Who Works? Stick Figures, Gender and Illustrating the Workforce

On one of my Pinterest boards, I collect images that reveal that men are the "neutral" sex in contemporary Western cultures. This means that (1)  the image that pops up in our minds when we say "person" or "human" or "worker" is usually implicitly male, (2) non-sexed representations of people are usually assumed to be male (e.g., cartoon animals appear female to us unless we slap on eyelashes and lipstick), (3) items for sale often get marketed as either "item" or "women's item" (e.g., "deodorant" and "women's deodorant") and (4) men and male bodies get to stand in for humanity (e.g., in scientific research).

Instances of this phenomenon have been a fun series on my blog, Sociological Images. We featured another one just this past weekend, on how (not) to write obituaries. Then today, I came across another great example that I couldn't resist sharing. The graphic below, released by Bloomberg Business Week, is meant to help us understand who is in and out of the labor force. While 3% of Americans want to work but can't find a job, large proportions are also permanently or temporarily out of work on purpose: they're retired, in college, in the military, disabled or a stay-at-home parent.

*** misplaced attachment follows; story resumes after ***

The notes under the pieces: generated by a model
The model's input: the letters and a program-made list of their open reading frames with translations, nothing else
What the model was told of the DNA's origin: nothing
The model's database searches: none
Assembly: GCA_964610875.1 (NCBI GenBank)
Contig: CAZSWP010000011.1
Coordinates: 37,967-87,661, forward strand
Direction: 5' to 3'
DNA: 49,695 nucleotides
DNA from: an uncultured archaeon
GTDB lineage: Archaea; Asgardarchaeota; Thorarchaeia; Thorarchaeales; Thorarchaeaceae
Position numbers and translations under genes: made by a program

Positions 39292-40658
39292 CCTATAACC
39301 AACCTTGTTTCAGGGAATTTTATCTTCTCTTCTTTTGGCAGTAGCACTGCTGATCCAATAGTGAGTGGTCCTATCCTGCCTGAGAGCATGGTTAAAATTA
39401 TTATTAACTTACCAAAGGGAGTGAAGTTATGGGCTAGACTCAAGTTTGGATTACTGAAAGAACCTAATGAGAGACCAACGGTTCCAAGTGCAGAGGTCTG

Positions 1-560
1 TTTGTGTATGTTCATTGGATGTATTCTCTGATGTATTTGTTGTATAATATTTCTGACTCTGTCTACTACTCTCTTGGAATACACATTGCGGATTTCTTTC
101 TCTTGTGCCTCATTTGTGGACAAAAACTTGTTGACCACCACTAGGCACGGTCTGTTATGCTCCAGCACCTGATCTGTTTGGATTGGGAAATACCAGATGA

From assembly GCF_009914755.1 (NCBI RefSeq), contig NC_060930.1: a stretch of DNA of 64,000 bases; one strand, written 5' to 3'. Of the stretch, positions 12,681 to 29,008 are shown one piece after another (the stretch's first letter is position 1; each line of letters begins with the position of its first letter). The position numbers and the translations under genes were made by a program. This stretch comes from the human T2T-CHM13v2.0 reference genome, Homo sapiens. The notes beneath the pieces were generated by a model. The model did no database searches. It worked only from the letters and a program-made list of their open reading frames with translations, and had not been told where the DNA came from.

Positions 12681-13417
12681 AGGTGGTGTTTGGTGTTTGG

For our purposes in this post, what's interesting is the way they illustrate the categories. See what you see:

In all cases but one, the stick figured is either non-sexed and therefore implicitly male (e.g., the newspaper reader and the disabled) or explicitly male (the business-suited full-time employees, the mustachioed retirees). The one exception, of course, is for the stay-at-home parent. Suddenly, the stick figure is a female. We see this all over. As soon as parenting or housework is involved, all those neutral/male stick figures sprout skirts.

Now, to be fair, 97% of stay-at-home parents are female, but so is 50% of the American workforce. You wouldn't guess so, however, by this graphic. Also, for what it's worth, it doesn't have to be like this.

Originally posted at Sociological Images.

Lisa Wade is a professor of sociology at Occidental College and the principle writer for Sociological Images. You can follow her on Twitter and Facebook.

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